Voynich Manuscript vs Codex Seraphinianus
Sometime in the early fifteenth century somebody, probably in North Italy, wrote and illustrated a manuscript in a language that nobody since has managed to decipher. Not all of it still exists, and nobody knows who wrote it or why they wrote it. Many people assess it as some sort of guide to medieval medicine, although some detect alchemic influences.
According to Wikipedia, in 2009 researchers from the University of Arizona performed radiocarbon dating on the manuscript’s vellum and dated it between 1404 and 1438. Wikipedia describes its subsequent history thus:
The first confirmed owner was Georg Baresch (1585–1662), an obscure alchemist from Prague. Baresch was apparently just as puzzled as modern scientists about this “Sphynx” that had been “taking up space uselessly in his library” for many years. He learned that Jesuit scholar Athanasius Kircher (1602–1680) from the Collegio Romano had published a Coptic (Egyptian) dictionary and claimed to have deciphered the Egyptian hieroglyphs; Baresch twice sent a sample copy of the script to Kircher in Rome, asking for clues. His 1639 letter to Kircher is the earliest confirmed mention of the manuscript that has been found to date.
It is not known whether Kircher answered the request, but he was apparently interested enough to try to acquire the book, which Baresch refused to yield. Upon Baresch’s death, the manuscript passed to his friend Jan Marek Marci (1595–1667; also known as Johannes Marcus Marci), then rector of Charles University in Prague. A few years later, Marci sent the book to Kircher, his longtime friend and correspondent…
In 1903, the Society of Jesus (Collegio Romano) was short of money and decided to sell some of its holdings discreetly to the Vatican Library. Ruysschaert 1959 published a list of those books, which were for sale. The sale then took place in 1912, however books listed for the sale were missing. Wilfrid Voynich acquired 30 of these manuscripts, among them the one which now bears his name. He spent the next seven years attempting to interest scholars in deciphering the script, while he worked to determine the origins of the manuscript.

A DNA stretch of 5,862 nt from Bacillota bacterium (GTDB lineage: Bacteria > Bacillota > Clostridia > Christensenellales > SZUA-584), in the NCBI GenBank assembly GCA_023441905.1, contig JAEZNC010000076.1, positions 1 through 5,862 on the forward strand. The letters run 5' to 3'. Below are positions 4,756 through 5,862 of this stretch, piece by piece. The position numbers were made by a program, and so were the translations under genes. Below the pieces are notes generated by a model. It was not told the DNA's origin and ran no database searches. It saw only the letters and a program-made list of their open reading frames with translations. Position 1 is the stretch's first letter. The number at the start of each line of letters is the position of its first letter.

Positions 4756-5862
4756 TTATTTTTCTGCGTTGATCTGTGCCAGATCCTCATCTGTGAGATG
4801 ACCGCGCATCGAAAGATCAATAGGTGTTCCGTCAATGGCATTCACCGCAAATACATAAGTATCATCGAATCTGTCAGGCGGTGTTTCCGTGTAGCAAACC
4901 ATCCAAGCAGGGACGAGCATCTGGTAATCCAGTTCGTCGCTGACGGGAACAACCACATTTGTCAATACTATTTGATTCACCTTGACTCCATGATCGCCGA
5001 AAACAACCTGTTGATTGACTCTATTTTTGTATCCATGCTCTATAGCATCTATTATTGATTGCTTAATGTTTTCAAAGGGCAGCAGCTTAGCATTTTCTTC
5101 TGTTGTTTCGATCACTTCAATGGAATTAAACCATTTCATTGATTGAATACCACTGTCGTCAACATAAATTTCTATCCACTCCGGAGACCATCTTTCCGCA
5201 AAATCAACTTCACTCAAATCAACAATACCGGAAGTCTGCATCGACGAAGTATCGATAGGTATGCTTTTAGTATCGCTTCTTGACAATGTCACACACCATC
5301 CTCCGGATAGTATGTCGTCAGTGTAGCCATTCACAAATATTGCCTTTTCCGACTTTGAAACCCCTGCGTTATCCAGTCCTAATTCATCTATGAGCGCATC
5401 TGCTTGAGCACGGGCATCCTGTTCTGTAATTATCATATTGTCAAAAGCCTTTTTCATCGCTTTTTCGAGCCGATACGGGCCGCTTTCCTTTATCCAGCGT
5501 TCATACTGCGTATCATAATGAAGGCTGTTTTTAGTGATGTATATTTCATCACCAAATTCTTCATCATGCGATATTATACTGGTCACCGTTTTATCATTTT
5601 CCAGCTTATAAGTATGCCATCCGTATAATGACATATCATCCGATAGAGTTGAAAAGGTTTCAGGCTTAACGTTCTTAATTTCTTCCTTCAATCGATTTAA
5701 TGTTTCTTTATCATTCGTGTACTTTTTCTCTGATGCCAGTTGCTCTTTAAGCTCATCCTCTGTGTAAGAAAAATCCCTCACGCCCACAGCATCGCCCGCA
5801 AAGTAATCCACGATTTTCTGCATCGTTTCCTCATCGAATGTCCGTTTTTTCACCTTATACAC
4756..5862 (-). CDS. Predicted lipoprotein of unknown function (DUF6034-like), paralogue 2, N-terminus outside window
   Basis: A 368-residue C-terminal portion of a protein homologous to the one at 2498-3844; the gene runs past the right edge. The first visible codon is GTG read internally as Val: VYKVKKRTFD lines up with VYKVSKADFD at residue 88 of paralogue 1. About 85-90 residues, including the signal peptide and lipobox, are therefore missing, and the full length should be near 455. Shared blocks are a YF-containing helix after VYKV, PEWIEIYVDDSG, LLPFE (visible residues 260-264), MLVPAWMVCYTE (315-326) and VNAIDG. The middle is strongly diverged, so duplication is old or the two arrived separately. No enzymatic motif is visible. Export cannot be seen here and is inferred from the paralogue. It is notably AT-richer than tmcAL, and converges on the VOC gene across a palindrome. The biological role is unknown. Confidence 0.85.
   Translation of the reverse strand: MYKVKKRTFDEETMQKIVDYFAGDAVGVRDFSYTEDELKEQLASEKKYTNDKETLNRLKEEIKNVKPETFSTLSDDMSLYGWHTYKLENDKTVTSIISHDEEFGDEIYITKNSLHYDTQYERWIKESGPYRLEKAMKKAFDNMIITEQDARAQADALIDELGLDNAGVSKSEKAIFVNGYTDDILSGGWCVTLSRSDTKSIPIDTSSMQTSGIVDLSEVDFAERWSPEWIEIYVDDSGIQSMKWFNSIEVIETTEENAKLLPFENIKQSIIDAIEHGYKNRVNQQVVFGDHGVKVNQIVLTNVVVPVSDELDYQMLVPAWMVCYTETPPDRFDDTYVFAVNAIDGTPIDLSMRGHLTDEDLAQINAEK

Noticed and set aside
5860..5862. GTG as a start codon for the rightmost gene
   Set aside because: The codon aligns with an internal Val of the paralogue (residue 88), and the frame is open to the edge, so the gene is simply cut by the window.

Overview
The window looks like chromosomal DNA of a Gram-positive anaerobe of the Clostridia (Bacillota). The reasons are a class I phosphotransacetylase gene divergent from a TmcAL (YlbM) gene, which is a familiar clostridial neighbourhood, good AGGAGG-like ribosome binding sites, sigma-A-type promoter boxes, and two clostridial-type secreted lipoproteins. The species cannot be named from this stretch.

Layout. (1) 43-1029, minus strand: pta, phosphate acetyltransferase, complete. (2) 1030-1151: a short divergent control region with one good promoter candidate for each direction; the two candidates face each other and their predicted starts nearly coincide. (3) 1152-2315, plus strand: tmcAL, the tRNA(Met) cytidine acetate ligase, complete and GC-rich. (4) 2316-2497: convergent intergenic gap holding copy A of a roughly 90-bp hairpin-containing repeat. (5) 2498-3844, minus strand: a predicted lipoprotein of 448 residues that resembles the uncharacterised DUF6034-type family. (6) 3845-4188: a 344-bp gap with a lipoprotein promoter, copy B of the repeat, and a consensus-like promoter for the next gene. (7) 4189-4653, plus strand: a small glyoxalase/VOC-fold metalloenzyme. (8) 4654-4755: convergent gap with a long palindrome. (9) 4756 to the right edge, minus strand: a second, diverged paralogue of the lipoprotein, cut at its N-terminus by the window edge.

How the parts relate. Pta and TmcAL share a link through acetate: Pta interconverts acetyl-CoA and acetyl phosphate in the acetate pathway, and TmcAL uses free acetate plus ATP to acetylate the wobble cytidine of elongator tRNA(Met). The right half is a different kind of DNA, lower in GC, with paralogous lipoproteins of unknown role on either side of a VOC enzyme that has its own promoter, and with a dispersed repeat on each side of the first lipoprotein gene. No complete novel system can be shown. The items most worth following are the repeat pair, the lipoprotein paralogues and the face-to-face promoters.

Hence, for lack of any historically accurate title, people refer to it as the Voynich manuscript.
Meanwhile in modern Italy
Recently I looked up something while reading and reminded myself of the existence of the Codex Seraphinianus, published in 1981 by the Italian artist, architect, and industrial designer Luigi Serafini. I looked it up and, according to Wikipedia, he wrote it “in a cipher alphabet in a constructed language”.
A week later, as though by a spooky magic (or not), I came across an article about this, dating from October 2013, in Dangerous Minds.
It included some illustrations and explanations, and raised the question of whether we should regard this as mysterious in the same way as the Voynich Manuscript, or whether we should regard it as a modern attempt to be “weird”, in a self-conscious and ultimately not very interesting way. Nobody has yet deciphered the text but it remains unclear why anyone except an avid puzzle enthusiast would bother, since Serafini could presumably provide the key at any moment he decided to.
According to Dangerous Minds
Over the years a whole cult has grown up on the Internet devoted to the Codex Seraphinianus. For instance, this group discovered that the numbering system is base 21, and this guy discovered certain grammatical rules governing the script, and even created a sort of transliterator you can use. This lady claims to have hallucinated herself into the world of the Codex, even prior to having heard of it. No one, however, has yet cracked the Codex and translated it.
As for the author, he is very much alive (and apparently real, as you will read below) but continues to deny that the script has any meaning. (His website doesn’t, unfortunately, doesn’t have a heck of a lot of info.) In the forthcoming edition, however, Serafini now states that a stray white cat that joined him while he created the Codex in Rome in the 1970s was actually the real author, telepathically guiding Serafini as he drew and “wrote.”
For my part, I have no opinion about how “interesting” I should regard the Codex Seraphinianus. I do like the illustrations that I have seen though.
If offered a copy at an affordable price I would probably buy it, but only if I wanted to at the time.